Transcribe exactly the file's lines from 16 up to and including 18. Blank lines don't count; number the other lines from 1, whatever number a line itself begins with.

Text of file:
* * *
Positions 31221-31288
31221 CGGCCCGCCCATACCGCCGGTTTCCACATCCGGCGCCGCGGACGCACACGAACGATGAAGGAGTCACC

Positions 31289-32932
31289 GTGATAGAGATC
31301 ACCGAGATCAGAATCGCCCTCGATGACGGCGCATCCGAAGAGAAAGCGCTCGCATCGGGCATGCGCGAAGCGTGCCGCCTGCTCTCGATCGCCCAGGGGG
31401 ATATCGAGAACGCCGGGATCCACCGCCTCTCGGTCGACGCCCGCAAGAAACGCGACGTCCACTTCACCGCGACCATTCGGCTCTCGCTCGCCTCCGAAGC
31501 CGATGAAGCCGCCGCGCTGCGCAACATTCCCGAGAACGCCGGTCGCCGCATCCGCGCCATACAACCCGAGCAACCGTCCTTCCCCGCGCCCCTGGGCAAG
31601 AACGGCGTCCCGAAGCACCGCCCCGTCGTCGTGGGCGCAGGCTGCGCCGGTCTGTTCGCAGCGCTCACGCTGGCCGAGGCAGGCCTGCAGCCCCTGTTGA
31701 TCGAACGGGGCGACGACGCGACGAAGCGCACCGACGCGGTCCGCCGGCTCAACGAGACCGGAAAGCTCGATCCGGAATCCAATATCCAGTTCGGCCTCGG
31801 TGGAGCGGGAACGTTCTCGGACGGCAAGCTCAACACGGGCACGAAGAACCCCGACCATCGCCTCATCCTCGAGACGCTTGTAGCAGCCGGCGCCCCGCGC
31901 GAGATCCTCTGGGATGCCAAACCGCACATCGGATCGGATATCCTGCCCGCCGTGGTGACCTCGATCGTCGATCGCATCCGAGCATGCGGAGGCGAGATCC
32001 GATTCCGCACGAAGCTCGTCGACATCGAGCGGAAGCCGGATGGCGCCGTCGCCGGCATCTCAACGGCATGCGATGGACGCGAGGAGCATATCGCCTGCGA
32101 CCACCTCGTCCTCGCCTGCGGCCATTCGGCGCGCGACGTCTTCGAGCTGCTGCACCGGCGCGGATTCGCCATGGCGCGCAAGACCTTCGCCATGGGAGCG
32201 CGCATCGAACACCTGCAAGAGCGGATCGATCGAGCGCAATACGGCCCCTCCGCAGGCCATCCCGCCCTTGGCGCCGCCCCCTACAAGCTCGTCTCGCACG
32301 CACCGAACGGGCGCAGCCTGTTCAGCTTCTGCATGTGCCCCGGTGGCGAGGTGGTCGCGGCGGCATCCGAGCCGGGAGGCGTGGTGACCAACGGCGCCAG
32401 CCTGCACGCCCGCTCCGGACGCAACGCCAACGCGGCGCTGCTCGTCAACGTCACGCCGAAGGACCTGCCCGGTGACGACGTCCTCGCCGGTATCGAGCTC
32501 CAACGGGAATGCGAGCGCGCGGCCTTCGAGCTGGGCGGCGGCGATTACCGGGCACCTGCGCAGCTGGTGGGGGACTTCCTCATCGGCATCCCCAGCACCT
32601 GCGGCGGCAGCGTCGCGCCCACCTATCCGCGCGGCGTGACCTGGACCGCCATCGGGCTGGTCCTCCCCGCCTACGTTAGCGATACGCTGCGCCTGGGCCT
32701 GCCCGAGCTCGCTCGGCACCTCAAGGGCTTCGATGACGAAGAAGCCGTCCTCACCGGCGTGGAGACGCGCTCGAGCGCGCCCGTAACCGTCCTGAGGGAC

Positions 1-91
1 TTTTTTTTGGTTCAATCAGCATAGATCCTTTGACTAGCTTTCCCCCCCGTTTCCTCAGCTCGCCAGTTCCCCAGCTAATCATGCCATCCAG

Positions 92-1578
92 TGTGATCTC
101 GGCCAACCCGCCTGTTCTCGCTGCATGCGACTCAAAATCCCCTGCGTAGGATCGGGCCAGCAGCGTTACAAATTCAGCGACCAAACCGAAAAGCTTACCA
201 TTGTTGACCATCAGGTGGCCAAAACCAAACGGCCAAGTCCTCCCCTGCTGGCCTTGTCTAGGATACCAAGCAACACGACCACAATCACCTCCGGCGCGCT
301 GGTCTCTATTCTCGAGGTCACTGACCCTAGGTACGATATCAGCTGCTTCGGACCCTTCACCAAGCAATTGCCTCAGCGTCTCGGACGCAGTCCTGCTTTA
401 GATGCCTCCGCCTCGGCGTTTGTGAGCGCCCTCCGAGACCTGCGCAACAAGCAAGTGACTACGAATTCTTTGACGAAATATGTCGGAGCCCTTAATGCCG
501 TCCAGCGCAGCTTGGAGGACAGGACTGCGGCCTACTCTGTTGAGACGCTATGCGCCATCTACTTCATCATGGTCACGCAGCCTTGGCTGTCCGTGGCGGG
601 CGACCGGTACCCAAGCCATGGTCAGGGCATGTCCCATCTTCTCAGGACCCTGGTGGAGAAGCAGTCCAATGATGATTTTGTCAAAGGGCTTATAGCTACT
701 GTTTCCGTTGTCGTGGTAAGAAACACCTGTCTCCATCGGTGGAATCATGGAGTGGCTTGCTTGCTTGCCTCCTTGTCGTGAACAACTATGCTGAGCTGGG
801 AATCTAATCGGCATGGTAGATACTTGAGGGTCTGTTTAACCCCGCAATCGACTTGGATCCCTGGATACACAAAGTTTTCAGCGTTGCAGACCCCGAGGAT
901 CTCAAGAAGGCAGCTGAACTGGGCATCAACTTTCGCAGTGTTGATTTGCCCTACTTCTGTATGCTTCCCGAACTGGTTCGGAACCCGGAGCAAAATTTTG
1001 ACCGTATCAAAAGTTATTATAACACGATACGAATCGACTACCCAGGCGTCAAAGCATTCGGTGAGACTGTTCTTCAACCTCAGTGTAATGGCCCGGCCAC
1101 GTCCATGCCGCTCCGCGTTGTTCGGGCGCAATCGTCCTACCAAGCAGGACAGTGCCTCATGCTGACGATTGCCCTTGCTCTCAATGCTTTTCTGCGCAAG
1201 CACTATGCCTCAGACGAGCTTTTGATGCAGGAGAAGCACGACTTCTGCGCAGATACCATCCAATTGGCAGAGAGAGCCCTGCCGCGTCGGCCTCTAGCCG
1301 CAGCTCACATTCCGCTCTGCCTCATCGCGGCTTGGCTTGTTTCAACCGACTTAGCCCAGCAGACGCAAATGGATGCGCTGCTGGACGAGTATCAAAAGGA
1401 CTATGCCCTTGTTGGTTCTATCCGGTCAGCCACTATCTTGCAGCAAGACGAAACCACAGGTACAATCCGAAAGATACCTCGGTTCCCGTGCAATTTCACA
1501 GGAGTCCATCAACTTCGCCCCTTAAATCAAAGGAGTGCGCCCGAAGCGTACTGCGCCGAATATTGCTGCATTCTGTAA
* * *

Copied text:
32401 CCTGCACGCCCGCTCCGGACGCAACGCCAACGCGGCGCTGCTCGTCAACGTCACGCCGAAGGACCTGCCCGGTGACGACGTCCTCGCCGGTATCGAGCTC
32501 CAACGGGAATGCGAGCGCGCGGCCTTCGAGCTGGGCGGCGGCGATTACCGGGCACCTGCGCAGCTGGTGGGGGACTTCCTCATCGGCATCCCCAGCACCT
32601 GCGGCGGCAGCGTCGCGCCCACCTATCCGCGCGGCGTGACCTGGACCGCCATCGGGCTGGTCCTCCCCGCCTACGTTAGCGATACGCTGCGCCTGGGCCT